I knew I was on track for meeting my goal of 7:40, but I also knew that the hardest part of the course was the rolling hills at the end. Mile 8 was my slowest mile. It was up an incline, and there wasn't much downhill to make up for it. I wanted to keep a solid pace, but I also didn't want to burn myself out before the last two miles. I logged a 7:54 mile, which I knew would put me off target, but I figured I'd try to really stay strong for the last two. It was getting warmer and the course was getting hillier. I tried to maintain my strong effort level, but my pace slowed a little bit.
Mile 8: 7:54
Mile 9: 7:46
Mile 10: 7:53
According to my Garmin, I ran 10.11 miles. So even though my average pace was reading 7:42 by the end, I knew that my official pace would be slower. After my Garmin beeped for mile 10, there was still 0.11 to go and I sprinted as fast as I could. I saw that I was at risk for not even being in the 1:17:xx range so I gave it everything I had. The last 0.11 was a pace of 6:18. Wow! Just goes to show what a little adrenaline can do late in the game! I was excited that they called out my name and my city as I crossed the finish line. It was quite the high, considering the thousands of people there cheering.
My official time was 1:17:54
I placed 104 out of 2010 in my age group, finishing ahead of 95% of them.
I placed 441 out of 9481 women, finishing ahead of 96% of them.
This is a PR by over 3 minutes, but my last 10-mile race that I ran at full effort was over three years ago.
I'm pleased with my race, especially given that I had a hard, stressful week and that the weather wasn't as cool as my recent half marathon. My pace was pretty much what I expected, although I didn't factor in the extra distance you get when you can't run the tangents and you weave a lot, so I thought I'd get around 1:17:00. My husband ran a 1:14:00, which we were both amazed at. That's over 8 minutes faster than his time from last year! He's getting so fast so quickly!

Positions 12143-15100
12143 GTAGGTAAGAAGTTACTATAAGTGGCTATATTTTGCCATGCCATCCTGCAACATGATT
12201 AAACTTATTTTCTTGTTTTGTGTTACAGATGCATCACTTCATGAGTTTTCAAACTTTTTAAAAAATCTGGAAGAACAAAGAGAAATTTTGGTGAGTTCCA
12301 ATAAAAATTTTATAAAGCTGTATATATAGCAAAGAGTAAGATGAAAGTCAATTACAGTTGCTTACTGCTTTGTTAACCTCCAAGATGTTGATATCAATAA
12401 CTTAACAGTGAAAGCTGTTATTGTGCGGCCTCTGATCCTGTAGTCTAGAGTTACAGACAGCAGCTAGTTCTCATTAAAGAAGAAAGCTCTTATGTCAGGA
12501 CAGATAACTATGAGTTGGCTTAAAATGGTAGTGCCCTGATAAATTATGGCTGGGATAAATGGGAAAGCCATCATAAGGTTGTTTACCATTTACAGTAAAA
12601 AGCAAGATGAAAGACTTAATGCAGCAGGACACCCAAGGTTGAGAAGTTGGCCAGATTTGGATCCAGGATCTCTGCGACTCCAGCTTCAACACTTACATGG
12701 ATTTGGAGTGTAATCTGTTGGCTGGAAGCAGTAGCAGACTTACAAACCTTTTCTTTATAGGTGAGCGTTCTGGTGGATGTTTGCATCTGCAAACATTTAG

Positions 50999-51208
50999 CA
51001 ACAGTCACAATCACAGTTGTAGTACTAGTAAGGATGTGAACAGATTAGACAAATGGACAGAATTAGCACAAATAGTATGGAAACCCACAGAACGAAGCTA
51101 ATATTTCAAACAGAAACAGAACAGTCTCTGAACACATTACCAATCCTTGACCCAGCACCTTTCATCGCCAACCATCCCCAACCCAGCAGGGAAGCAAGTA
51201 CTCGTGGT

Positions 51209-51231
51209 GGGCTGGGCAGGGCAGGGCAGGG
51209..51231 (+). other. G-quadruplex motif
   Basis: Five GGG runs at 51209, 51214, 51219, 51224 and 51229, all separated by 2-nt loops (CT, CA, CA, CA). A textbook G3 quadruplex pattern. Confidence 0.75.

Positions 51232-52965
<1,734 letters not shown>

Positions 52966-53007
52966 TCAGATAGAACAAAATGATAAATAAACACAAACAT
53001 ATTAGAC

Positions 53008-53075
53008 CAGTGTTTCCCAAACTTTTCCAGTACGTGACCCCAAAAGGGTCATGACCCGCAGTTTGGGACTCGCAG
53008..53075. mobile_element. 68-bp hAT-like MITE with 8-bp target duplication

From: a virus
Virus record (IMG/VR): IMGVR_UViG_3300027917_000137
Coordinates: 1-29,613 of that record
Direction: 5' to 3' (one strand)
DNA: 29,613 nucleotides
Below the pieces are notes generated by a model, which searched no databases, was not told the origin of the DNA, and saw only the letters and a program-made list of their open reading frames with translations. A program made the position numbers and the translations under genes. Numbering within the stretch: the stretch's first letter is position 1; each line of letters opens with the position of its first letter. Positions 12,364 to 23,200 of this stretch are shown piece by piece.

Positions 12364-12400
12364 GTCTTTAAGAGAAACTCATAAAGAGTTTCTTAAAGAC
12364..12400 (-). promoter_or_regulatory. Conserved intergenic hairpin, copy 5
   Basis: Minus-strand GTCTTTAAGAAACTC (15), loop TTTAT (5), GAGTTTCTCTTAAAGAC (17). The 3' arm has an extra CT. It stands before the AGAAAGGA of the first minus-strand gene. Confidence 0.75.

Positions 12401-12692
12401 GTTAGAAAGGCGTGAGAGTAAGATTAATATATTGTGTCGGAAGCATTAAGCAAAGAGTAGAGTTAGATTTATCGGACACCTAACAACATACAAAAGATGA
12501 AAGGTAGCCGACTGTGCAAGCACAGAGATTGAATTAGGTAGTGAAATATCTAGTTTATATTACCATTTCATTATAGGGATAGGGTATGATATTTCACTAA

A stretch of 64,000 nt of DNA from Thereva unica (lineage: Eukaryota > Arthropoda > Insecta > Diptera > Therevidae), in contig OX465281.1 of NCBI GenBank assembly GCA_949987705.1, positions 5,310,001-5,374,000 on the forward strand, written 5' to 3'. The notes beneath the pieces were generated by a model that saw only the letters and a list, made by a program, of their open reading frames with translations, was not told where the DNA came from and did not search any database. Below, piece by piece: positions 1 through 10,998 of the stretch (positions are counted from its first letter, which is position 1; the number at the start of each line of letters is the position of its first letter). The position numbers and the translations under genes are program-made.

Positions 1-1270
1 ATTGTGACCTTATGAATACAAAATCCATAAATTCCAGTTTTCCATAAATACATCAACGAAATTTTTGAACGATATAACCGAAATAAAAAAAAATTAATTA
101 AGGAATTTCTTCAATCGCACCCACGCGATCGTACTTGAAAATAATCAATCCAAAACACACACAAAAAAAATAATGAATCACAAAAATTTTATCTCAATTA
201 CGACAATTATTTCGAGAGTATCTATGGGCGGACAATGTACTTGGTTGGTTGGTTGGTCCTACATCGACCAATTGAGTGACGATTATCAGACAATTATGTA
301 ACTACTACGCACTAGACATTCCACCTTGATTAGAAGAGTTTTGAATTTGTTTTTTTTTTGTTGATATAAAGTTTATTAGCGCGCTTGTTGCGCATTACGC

There wasn't any time for relaxing after the race. My husband and I headed straight for the metro and back to the hotel. Our conference attendees were arriving and about 40 of them were taking a bus tour of Washington. I was the only person from my company on this tour, an as one of the conference organizers, I was in charge of making sure it went smoothly. My husband joined me for the tour, which was actually really nice and informative. Thankfully, we spent most of the time on a tour bus and there wasn't much walking involved (until we decided to walk home from the last stop. . . ) It was really interesting to learn about all the places I had just run by, and it gave me a greater appreciation for the race.
After the tour, my husband headed home and I attended a cocktail reception as part of the conference. Because of all of this, I didn't have the opportunity to write my blog yesterday. But now that I have completed this blog, hopefully I can return to sleep for a few hours before the conference begins.
Next up: The NYC Marathon!